A favorite photo opportunity features three masks mounted on child-high poles, behind which kids can stand and pose. Another display lets visitors look through eyeholes to get a feel for how the surrounding crowd looks to a masked performer.

"The perspective that the performer has is like a tiny little telescope," Jenke says.

Questions decorating the orange walls provide conversation starters for parents and children: "When do you dance?" "Do you belong to a club?" "What would you use to make a costume?"

Kids may even draw inspiration for their own Halloween or Purim costumes when they learn how African kids use materials such as leaves and even cardboard soap boxes to create their designs.

NATIONAL MUSEUM OF AFRICAN ART -- 950 Independence Ave. SW (Metro: Smithsonian). 202-357-4600. Daily 10 to 5:30. Free. "Playful Performers" runs through Dec. 12. Upcoming free activities for families include the following:

Saturday at 10:30 a.m. -- In Lecture Hall, Sublevel 2, "Let's Read About Africa" features a reading of "African Masks: Can You Spot the Leopard?," followed by a visit to "Playful Performers" and a maskmaking workshop.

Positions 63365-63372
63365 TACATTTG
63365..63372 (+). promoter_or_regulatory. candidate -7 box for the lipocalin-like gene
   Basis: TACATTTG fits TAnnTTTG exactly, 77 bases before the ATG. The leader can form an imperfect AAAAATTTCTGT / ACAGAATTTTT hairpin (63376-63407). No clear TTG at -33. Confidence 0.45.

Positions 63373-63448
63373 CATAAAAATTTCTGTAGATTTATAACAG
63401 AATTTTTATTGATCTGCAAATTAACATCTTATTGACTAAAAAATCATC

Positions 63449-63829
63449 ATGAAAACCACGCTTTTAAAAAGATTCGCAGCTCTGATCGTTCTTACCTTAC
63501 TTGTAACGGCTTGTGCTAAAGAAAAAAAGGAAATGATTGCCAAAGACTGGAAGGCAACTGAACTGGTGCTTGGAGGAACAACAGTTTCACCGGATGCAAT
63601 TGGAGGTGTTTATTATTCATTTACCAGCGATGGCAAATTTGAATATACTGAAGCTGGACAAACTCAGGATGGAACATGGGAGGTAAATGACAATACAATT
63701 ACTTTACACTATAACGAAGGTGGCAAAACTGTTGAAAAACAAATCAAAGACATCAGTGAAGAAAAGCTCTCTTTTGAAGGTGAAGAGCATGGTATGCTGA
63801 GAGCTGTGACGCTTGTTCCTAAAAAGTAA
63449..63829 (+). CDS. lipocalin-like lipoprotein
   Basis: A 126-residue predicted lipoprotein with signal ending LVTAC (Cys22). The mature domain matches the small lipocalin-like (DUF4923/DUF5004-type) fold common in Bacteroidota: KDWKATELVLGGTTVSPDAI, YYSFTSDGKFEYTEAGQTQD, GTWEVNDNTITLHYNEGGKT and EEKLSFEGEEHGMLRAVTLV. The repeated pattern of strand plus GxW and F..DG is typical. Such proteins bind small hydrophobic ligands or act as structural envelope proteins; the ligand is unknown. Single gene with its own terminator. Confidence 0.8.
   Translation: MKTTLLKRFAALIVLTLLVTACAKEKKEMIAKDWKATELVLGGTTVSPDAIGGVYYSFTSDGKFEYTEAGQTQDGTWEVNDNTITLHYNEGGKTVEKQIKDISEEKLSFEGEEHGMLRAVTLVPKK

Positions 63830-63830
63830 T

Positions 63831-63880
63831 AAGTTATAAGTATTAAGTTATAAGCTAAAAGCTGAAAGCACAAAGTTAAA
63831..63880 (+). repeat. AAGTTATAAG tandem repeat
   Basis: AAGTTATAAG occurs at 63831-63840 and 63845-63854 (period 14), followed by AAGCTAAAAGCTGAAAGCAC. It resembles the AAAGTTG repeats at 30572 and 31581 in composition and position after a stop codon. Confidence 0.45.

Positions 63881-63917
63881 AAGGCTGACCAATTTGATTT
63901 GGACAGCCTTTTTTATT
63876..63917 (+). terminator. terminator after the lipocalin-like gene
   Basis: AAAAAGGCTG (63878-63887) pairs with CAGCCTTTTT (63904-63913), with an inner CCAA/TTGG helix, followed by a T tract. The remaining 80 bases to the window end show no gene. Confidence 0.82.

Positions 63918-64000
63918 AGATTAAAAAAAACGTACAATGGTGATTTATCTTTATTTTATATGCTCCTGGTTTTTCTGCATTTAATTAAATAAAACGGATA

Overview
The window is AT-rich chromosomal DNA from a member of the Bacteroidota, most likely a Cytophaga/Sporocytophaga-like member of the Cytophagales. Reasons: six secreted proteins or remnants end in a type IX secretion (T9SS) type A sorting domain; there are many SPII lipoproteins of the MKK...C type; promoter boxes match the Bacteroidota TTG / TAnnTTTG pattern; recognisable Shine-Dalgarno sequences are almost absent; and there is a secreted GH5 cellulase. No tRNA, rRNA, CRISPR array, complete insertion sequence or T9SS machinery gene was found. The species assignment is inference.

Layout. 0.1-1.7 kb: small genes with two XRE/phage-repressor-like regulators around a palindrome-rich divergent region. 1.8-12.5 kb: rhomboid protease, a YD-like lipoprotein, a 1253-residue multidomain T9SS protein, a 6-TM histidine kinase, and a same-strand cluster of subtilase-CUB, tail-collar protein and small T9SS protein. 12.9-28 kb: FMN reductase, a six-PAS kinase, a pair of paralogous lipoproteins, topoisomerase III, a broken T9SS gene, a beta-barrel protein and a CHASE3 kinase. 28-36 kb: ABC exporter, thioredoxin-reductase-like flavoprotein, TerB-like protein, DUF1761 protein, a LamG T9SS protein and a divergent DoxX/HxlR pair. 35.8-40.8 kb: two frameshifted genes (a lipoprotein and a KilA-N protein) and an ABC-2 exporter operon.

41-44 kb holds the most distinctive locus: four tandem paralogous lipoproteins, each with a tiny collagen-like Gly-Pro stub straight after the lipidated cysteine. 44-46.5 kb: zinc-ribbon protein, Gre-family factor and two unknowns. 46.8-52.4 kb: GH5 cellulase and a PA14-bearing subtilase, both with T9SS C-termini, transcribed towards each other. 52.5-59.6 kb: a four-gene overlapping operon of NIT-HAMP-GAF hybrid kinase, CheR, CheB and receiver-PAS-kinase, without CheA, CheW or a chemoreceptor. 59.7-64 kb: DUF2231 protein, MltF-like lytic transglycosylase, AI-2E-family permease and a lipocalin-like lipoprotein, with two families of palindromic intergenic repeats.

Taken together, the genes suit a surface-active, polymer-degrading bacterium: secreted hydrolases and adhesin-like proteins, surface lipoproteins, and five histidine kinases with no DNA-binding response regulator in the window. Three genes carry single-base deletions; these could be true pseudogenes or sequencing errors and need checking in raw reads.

July 7 and 21 at 10:30 a.m. -- In Lecture Hall, Sublevel 2, the "Films for Young Audiences" program offers two selections: "Hot Hippo" and "Koi and the Kola Nuts."

July 8 at 10:30 a.m. -- In Lecture Hall, Sublevel 2, storyteller Baba Jamal Koram presents African folk tales.

July 10 and 17 at 1:30 p.m. -- In Workshop, Sublevel 2, children can attend a hands-on workshop, "The Big Cover-up! Making Masks," in conjunction with "Playful Performers."

July 14 at 10:30 a.m. -- In Lecture Hall, Sublevel 2, "Films for Young Audiences" selections include "Village of Round and Square Houses" and "How the Leopard Got His Spots."

July 15 and 22 at 10:30 a.m. -- At the Pavilion, Auntie Oye and Joseph Ngwa tell African folk tales.

July 17 at 2 p.m. -- Meet at the Pavilion Information Desk for a guided tour of "Playful Performers."

July 29, 30 and 31 -- In the Lecture Hall, Sublevel 2, "Let's Read About Africa" features the book "Beatrice's Goat" and a related hands-on activity.